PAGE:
dall'economist di adesso (ultimo di una serie di articoli che dicono circa tutti le stesse cose, iniziati qualche anno fa con la ormai famosa visita della regina elisabetta alla LSE e con la penosa risposta degli economisti della LSE, che li' per li' non avevano saputo cosa dire alla sovrana e quindi hanno risposto per lettera, dopo averci pensato un po', qualche giorno dopo...):


All at sea

Ideological divisions in economics undermine its value to the public

Jan 23rd 2016 | From the print edition

DISMAL may not be the most desirable of modifiers, but economists love it when people call their discipline a science. They consider themselves the most rigorous of social scientists. Yet whereas their peers in the natural sciences can edit genes and spot new planets, economists cannot reliably predict, let alone prevent, recessions or other economic events. Indeed, some claim that economics is based not so much on empirical observation and rational analysis as on ideology.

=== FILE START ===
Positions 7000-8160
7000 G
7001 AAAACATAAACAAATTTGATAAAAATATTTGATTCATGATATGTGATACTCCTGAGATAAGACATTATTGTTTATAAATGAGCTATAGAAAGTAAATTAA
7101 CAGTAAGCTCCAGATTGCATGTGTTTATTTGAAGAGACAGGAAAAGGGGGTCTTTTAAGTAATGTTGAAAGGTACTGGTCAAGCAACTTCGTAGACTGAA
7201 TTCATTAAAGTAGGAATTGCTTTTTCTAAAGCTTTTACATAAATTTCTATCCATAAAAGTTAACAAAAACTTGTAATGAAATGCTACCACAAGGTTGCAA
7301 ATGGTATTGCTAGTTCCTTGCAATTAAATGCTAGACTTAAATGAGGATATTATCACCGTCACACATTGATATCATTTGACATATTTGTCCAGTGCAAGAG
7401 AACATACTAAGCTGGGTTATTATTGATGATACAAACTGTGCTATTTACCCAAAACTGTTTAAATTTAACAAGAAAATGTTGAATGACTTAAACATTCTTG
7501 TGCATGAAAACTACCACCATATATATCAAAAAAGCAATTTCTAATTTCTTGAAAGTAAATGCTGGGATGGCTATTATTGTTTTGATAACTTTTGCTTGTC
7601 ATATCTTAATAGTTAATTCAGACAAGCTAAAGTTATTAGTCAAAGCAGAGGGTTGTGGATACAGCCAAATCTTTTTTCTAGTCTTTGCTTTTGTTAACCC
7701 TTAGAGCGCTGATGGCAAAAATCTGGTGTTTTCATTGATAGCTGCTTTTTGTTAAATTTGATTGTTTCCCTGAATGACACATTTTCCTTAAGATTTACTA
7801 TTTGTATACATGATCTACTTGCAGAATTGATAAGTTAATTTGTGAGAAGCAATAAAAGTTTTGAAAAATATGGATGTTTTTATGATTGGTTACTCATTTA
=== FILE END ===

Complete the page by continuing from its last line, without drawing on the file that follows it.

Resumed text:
In October Russell Roberts, a research fellow at Stanford University’s Hoover Institution, tweeted that if told an economist’s view on one issue, he could confidently predict his or her position on any number of other questions. Prominent bloggers on economics have since furiously defended the profession, citing cases when economists changed their minds in response to new facts, rather than hewing stubbornly to dogma. Adam Ozimek, an economist at Moody’s Analytics, pointed to Narayana Kocherlakota, president of the Federal Reserve Bank of Minneapolis from 2009 to 2015, who flipped from hawkishness to dovishness when reality failed to affirm his warnings of a looming surge in inflation. Tyler Cowen, an economist at George Mason, published a list of issues on which his opinion has shifted (he is no longer sure that income from capital is best left untaxed). Paul Krugman, an economist and New York Times columnist, chimed in. He changed his view on the minimum wage after research found that increases up to a certain point reduced employment only marginally (this newspaper had a similar change of heart).